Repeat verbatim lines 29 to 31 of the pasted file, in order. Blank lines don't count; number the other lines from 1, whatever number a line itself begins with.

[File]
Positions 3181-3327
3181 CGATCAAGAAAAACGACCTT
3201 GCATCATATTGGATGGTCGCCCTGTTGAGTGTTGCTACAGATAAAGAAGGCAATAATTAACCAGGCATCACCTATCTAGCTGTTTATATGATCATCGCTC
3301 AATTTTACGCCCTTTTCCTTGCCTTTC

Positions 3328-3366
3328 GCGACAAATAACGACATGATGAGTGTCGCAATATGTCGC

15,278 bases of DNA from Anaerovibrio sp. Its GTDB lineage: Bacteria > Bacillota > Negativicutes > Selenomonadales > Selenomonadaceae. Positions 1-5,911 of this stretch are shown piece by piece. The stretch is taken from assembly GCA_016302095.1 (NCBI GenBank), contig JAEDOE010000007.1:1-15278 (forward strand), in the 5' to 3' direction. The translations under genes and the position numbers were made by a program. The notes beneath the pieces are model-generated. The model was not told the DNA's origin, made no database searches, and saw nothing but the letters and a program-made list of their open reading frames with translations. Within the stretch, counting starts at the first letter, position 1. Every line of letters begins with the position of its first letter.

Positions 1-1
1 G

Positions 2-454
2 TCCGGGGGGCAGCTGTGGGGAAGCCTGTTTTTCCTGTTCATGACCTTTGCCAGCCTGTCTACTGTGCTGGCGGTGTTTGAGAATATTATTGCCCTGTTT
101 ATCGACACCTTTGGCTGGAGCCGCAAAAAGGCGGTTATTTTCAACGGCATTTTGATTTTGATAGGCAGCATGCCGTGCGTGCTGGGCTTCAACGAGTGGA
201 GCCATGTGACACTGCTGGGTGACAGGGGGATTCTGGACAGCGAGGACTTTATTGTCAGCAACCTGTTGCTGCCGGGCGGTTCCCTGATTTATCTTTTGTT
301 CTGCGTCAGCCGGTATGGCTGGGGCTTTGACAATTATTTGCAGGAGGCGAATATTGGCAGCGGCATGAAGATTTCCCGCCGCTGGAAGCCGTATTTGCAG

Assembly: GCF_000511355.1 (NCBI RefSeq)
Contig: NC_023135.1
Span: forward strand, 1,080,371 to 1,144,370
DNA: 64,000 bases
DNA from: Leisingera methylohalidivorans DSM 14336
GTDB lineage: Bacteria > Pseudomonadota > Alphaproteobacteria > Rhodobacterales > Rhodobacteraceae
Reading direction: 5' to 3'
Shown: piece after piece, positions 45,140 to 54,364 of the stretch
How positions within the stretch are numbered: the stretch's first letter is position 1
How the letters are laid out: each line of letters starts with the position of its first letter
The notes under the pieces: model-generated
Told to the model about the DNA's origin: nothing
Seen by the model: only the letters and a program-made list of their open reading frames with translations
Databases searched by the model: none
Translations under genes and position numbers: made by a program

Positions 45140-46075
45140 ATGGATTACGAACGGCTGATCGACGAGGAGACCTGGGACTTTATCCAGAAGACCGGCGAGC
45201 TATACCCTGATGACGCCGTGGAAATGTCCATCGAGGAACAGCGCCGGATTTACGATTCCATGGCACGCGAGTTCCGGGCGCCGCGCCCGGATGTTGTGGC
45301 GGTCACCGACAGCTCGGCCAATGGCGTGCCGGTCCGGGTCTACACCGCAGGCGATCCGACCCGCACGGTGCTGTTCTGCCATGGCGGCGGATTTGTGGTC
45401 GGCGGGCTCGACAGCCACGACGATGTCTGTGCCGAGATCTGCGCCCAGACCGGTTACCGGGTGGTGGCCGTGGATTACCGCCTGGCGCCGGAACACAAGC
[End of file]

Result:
Translations under genes and position numbers: made by a program

Positions 45140-46075
45140 ATGGATTACGAACGGCTGATCGACGAGGAGACCTGGGACTTTATCCAGAAGACCGGCGAGC